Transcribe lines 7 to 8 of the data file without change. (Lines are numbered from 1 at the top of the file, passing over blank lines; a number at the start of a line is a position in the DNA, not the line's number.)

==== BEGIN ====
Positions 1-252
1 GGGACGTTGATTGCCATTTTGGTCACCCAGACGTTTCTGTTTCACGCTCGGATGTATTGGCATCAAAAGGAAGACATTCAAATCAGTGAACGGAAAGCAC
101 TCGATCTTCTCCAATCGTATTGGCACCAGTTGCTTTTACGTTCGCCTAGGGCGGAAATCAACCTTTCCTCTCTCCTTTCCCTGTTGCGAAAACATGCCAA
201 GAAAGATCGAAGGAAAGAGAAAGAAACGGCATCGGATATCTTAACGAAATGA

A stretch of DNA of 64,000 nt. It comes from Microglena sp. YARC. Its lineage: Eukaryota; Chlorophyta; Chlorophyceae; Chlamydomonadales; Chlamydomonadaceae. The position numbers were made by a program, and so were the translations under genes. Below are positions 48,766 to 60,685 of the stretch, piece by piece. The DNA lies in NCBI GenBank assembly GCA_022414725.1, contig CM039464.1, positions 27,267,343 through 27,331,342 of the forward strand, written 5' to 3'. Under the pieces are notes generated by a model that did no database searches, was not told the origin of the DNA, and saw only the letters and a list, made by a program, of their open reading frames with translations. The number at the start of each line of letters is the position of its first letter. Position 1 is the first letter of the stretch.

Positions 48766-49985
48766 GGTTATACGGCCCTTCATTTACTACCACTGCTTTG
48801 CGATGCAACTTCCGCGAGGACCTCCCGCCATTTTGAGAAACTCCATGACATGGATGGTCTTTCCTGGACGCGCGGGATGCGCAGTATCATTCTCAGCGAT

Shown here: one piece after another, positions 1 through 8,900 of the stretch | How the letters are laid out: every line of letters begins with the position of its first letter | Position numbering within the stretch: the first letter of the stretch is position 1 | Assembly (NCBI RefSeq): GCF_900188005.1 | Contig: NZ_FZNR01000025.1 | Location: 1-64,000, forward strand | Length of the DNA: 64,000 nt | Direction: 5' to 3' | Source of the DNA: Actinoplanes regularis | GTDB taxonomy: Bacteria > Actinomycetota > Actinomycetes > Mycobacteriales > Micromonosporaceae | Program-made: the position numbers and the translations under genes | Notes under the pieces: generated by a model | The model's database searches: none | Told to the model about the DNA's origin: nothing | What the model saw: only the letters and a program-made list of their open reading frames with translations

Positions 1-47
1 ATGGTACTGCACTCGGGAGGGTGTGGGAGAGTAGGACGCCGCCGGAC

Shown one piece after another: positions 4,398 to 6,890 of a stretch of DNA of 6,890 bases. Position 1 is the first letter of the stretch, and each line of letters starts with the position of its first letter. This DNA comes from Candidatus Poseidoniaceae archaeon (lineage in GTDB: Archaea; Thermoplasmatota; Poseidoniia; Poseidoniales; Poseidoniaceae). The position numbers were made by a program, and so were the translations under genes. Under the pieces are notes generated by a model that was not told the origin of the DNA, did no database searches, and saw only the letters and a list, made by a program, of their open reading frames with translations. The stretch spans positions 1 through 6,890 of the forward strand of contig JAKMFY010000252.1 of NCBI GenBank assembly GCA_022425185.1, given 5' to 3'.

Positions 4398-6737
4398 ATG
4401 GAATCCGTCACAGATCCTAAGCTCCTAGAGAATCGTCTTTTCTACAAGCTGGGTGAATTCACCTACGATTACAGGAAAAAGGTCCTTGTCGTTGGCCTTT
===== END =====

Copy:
48766 GGTTATACGGCCCTTCATTTACTACCACTGCTTTG
48801 CGATGCAACTTCCGCGAGGACCTCCCGCCATTTTGAGAAACTCCATGACATGGATGGTCTTTCCTGGACGCGCGGGATGCGCAGTATCATTCTCAGCGAT